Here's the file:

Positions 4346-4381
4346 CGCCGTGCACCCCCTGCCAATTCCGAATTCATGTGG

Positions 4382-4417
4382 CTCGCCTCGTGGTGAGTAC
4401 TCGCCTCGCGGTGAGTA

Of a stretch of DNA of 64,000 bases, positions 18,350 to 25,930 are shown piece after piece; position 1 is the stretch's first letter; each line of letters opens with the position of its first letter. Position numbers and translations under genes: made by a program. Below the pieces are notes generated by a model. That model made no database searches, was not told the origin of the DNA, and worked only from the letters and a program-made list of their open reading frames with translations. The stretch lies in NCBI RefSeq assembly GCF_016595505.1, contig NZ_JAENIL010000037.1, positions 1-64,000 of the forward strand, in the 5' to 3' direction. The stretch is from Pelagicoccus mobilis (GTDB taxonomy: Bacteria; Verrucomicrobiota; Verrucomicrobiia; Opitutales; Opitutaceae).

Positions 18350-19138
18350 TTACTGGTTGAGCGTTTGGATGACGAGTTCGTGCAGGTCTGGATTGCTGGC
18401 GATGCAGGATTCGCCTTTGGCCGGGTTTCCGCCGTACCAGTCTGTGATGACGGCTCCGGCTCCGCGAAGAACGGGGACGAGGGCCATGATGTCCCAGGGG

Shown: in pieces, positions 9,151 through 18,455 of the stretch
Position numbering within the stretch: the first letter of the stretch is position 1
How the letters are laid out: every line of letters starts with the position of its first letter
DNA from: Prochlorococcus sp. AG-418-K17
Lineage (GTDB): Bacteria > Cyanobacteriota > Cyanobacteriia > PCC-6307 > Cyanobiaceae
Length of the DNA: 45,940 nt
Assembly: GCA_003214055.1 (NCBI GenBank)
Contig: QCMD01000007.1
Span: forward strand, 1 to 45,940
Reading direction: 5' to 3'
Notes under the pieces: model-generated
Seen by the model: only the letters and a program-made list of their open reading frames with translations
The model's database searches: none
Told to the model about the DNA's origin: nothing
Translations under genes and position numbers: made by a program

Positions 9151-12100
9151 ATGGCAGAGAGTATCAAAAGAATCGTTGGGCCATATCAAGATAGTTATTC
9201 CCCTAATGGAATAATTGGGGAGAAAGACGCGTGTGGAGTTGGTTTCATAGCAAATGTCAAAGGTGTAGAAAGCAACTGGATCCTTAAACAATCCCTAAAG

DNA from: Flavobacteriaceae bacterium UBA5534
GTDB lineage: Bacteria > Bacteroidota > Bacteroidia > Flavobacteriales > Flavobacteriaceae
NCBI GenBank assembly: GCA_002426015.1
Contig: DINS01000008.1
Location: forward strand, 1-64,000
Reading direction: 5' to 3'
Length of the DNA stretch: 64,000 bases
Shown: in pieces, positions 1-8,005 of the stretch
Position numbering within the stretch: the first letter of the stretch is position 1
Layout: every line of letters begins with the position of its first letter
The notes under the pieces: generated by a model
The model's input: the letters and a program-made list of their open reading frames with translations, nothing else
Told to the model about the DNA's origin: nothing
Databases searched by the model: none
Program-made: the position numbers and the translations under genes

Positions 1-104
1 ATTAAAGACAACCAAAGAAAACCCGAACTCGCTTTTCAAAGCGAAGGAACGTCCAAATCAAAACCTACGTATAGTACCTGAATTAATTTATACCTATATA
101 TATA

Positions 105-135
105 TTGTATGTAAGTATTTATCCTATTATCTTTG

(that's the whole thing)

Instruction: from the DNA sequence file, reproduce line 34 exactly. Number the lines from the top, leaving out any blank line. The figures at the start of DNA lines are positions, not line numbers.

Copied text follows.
Length of the DNA stretch: 64,000 bases